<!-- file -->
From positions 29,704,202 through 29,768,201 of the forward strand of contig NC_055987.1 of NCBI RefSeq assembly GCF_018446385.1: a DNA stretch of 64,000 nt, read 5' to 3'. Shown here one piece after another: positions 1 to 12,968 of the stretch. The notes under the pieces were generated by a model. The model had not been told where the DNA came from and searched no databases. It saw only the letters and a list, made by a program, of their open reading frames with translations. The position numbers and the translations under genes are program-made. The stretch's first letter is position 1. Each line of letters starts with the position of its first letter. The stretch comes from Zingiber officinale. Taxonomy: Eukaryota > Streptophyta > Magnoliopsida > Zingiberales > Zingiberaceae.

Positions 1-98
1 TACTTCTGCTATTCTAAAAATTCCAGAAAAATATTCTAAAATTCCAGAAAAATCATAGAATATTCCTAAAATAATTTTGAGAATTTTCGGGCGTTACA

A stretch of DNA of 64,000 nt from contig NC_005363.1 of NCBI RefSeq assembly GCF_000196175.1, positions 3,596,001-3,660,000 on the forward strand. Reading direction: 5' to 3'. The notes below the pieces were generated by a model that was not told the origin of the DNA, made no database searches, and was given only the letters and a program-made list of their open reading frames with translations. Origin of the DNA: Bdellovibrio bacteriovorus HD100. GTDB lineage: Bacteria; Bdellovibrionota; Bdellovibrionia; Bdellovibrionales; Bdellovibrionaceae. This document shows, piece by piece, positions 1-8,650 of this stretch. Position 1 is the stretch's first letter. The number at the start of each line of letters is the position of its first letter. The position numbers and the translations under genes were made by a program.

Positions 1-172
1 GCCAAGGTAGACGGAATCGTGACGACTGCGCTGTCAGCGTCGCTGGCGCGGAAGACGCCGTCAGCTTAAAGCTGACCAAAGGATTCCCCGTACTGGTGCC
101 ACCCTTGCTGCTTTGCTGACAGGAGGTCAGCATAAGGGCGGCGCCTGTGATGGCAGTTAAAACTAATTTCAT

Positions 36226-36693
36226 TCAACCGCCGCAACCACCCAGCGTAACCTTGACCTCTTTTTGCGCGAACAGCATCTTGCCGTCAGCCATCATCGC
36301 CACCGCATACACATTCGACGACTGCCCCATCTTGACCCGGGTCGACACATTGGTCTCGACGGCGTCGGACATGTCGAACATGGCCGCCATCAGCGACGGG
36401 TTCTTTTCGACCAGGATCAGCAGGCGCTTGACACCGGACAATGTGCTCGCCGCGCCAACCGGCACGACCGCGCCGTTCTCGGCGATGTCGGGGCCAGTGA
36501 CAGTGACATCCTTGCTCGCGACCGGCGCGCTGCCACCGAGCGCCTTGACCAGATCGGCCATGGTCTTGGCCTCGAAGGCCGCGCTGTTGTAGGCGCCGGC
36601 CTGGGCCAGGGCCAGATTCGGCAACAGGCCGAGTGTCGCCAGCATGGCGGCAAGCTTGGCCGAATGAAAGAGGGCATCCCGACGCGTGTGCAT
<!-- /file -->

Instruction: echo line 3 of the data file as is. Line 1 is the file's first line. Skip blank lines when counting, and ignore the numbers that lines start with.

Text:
1 TACTTCTGCTATTCTAAAAATTCCAGAAAAATATTCTAAAATTCCAGAAAAATCATAGAATATTCCTAAAATAATTTTGAGAATTTTCGGGCGTTACA